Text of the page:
A gene named Wide Awake by researchers increases the brain's response to the inhibitory neurotransmitter GABA and allows fruit flies to sleep and wake at appropriate times. Wide Awake gene activity increases near dusk in a normally functioning fruit fly.
Neurons in the brain function as a clock for a fruit fly, allowing it to sleep in the evening and stay awake during the day. The Wide Awake gene helps the neurons function by controlling how sensitive they are to the neurotransmitter GABA. A neurotransmitter is a chemical that functions in signalling between neurons. GABA is an inhibitory neurotransmitter, meaning that it prevents activity in the neurons with which it interacts.
Some fruit flies have a mutation of their Wide Awake gene. The mutant gene does not cause enough GABA sensitivity in the brain meaning that the mutant flies remain aroused and excited at night and have difficulty sleeping, much like a human with insomnia. In fact, the Wide Awake gene exists in other types of animals, including mice, chickens and humans.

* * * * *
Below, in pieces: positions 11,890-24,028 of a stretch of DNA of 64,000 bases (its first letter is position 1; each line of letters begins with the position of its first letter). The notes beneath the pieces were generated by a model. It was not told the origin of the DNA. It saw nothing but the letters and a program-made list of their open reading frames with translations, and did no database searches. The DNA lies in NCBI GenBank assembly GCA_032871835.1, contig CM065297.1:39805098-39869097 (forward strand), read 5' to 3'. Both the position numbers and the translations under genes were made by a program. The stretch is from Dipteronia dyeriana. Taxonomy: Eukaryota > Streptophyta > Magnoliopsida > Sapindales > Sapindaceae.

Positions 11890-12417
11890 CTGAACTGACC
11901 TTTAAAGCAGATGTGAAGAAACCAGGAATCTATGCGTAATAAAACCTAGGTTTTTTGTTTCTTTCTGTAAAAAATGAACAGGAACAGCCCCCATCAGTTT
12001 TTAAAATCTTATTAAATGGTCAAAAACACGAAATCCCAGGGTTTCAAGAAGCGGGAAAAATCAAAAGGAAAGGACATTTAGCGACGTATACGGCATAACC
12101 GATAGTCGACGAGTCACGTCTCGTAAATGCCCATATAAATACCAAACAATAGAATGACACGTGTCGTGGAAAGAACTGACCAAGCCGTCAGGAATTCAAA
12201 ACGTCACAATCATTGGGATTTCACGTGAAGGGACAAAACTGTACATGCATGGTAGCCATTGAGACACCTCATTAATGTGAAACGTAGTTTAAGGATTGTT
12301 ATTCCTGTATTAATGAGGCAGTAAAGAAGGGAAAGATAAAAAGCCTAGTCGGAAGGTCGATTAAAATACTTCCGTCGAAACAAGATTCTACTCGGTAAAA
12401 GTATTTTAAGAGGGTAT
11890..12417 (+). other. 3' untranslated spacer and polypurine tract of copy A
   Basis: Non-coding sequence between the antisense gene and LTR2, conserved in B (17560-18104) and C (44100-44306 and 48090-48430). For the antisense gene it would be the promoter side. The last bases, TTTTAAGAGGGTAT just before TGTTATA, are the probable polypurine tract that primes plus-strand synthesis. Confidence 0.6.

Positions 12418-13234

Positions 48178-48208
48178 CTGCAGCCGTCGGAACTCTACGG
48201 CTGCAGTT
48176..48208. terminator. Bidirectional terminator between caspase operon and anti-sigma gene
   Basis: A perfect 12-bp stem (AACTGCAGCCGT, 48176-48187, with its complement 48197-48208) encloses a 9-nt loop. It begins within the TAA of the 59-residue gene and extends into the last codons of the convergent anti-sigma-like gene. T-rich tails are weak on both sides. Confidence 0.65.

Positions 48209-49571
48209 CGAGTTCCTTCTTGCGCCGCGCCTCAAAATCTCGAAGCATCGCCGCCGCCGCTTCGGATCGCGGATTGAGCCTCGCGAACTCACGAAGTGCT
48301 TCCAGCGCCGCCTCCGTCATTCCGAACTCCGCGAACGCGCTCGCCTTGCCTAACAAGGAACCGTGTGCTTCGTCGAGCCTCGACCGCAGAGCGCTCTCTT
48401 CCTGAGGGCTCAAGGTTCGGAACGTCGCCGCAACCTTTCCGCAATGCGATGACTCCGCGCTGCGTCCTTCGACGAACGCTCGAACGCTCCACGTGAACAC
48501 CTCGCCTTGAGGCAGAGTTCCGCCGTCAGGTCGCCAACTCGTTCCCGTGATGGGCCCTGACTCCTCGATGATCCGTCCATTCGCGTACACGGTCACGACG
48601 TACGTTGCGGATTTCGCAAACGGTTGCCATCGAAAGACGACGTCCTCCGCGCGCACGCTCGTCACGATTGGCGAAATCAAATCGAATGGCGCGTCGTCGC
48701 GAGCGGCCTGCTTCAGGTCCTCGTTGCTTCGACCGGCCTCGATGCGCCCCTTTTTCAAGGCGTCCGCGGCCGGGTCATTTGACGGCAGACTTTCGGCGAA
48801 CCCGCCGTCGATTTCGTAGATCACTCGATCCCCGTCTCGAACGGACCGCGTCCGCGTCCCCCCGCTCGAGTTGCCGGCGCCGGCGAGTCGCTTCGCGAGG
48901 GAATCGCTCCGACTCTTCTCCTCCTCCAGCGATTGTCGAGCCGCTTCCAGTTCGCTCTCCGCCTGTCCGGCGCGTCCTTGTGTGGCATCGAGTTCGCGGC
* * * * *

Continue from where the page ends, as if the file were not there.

Researchers hope that experiments with sleep regulation in fruit flies lead to a better understanding of sleep patterns and regulation in humans. Understanding the genetic and chemical pathways that cause sleep may help scientists treat people suffering from insomnia.